January 11, 2017
The Doc Says My Teen Is Depressed — What’s Next?
Written by Rachel Eddins
Don’t freak out!
Keep your thinking in balance. Calm and supportive parents are absolutely crucial for a depressed teenager to be able to fight against depression.
What else can you do?
Steps to Help Your Depressed Teenager
- View Depression as a Sickness – Not a Weakness
Having this viewpoint will help you accept that your teen’s depression is not anybody’s fault. So don’t blame yourself or your child. They did not choose this, nor did you cause their depression. Instead, focus on how you can show support. Let your teen know that they are not bad for feeling depressed. If you do all you can to help your child, you need not feel guilty or ashamed.
- Encourage Good Physical and Mental Health Habits
A teen with depression must learn to become well balanced when it comes to their physical and mental well-being. Bad health habits can severely worsen depressive symptoms. Teach your child proper self-care habits: getting enough sleep, well-rounded nutrition, exercise, and stress release. They cannot afford shortcuts.
- Educate Yourself
You must do your homework and learn to recognize when your child is going through a depressive episode. Understand the signs and symptoms. But more than that, investigate all treatment options and take charge. The more you know, the more effective you can be as your teen’s advocate in the healthcare system.
- Get Involved
Start by finding a caring and knowledgeable therapist that will keep you informed and actively involved in the treatment process. Make sure you’re included in the initial treatment planning discussion at some point in the early stages.
Instead of seeking out a psychiatrist, choose a therapist that has experience treating adolescent depression. Allow them to perform a psychological assessment and start psychotherapy. Medication should not be the first line of treatment, particularly in a developing adolescent brain. After an initial trial of therapy, however, it may become apparent that your child would be better helped with antidepressant medications in conjunction with therapy. Do not rule them out if they become necessary.
In most cases, though, psychotherapy is more effective for teenagers with depression. Before treatment begins, have a straightforward discussion with the therapist. Agree on what information will and will not be shared with you. Confidentiality and boundaries are important because your child has to feel comfortable and trust their therapist.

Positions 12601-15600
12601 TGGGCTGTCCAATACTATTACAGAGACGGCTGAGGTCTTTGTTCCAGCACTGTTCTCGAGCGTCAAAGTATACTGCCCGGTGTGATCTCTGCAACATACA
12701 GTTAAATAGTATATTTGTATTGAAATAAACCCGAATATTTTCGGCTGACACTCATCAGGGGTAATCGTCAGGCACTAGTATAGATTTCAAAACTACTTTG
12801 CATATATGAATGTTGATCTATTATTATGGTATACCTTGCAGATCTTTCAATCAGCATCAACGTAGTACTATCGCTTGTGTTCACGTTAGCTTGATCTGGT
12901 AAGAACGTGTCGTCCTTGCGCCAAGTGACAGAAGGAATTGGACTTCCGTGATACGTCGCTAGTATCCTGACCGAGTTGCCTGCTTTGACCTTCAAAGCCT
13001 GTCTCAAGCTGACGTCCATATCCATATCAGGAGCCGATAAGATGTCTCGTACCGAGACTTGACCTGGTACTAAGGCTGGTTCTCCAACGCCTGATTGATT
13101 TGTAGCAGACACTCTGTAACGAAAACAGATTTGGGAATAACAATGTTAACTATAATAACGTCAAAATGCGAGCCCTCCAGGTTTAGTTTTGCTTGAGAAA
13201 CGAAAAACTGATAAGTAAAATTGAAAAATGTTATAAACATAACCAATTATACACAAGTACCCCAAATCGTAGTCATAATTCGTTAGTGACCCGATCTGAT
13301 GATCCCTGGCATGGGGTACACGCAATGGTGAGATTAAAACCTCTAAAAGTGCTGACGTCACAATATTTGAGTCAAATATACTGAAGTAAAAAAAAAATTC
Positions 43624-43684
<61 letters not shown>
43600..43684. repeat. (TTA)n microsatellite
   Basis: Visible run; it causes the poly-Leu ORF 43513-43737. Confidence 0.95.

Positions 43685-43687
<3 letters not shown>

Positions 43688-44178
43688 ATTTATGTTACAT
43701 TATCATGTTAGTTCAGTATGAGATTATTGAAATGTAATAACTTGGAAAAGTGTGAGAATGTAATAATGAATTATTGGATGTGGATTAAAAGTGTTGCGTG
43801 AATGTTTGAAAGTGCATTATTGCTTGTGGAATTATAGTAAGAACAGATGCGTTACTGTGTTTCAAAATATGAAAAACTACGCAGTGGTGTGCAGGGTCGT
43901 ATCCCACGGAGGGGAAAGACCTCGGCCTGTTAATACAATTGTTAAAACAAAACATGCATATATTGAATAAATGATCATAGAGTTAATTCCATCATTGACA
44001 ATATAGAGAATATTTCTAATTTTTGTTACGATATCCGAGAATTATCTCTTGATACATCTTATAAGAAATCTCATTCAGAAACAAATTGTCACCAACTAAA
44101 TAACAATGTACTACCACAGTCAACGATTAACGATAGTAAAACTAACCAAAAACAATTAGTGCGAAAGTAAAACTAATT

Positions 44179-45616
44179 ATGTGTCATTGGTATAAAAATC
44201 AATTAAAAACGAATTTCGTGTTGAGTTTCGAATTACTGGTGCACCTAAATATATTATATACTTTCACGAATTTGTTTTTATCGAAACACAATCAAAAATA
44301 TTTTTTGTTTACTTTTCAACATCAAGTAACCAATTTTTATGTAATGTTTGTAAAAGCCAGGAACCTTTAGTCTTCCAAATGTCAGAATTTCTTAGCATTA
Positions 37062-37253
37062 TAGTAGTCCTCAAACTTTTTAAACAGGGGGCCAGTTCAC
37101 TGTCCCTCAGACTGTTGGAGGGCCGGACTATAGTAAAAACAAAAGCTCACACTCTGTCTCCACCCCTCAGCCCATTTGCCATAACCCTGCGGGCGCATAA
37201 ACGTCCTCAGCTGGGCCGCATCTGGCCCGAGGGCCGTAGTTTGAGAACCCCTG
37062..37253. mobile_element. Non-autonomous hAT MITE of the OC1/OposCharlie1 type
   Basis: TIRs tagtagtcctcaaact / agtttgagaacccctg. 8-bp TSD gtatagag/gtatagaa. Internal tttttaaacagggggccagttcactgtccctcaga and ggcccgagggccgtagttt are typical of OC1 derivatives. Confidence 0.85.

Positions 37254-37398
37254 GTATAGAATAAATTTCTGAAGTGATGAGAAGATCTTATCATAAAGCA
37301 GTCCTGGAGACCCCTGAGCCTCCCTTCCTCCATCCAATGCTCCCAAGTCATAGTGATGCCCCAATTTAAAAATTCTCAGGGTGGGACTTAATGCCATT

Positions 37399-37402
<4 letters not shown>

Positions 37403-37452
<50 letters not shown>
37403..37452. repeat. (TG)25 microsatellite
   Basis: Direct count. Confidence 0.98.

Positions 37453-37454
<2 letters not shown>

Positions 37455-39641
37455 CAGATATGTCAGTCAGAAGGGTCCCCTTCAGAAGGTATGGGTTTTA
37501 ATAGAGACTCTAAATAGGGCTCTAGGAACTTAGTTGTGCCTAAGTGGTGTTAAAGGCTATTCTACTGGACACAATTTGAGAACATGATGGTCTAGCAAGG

- Nurture – Comfort – Talk
Let your child know that you love them – no matter whether they’re happy or sad. Express your concern with sincerity. Assure them they can count on your support and that you’ll do everything you can to help them recover.
If your teen will let you, give them comfort through personal affection. If they’re reluctant to accept physical contact, use a soothing voice and reassuring words. Do all in your power to show you’re empathetic and willing to listen to them.
Although talking is often the last thing a depressed person wants to do, try conversing with your child as often as possible. Look to provide opportunities with little stress and distractions, like taking a walk or cooking a meal together. Gently draw out why they feel the way they do. Then, patiently help them to see that putting a low value on themselves is not well-founded. Don’t be afraid to openly talk about any suicidal thoughts – you’re not going to be putting ideas in their head, but rather giving them an opportunity to discuss what they are really feeling without keeping it secret. If you’re not sure, your therapist can coach you on how to have these types of conversations with your teen. Be sure to let them know that they can bring up this subject any time they need to.
Suicide warning signs:
Feelings that seem different from the past such as hopelessness, worthlessness; frequently feeling anxious or angry.
Actions that are different from the past such as talking about suicide or death, taking more risks, withdrawing from activities and people, using alcohol or drugs.
Changes in personality, behavior, eating and sleeping patterns; loss of interest in friends or activities OR sudden improvement after a period of being down or withdrawn (this can happen once someone has made a suicide decision).
Threats or comments that convey hopeless or death, “life doesn’t seem worth it anymore,” “I wish I were dead,” “I want to go to sleep and never wake up,” “heaven’s got to be better than this.”
Situations that serve as triggers such as loss or death, rejection, victim of bullying or humiliation, getting in trouble at home, school or with the law, recent break-up, upcoming changes for which your child feels unprepared.
- Provide a Support System
Encourage your teen to have healthy social relationships. Contact with friends and family can provide a strong support system, while isolation only makes depressive symptoms worse. Regularly share meals as a family, plan game nights or outings, and invite friends to the house. Nurture their talents and support their involvement in volunteer or spiritual activities.
Reach out and connect your child with a therapist for teenagers. Talking early and often about symptoms of depression can make a tremendous impact in your child’s recovery and adjustment
Above all, be patient and realistic. It takes time to recover from depression!
To schedule an appointment with one of our teen therapists in Houston, contact us at 832-559-2622 or book an appointment online.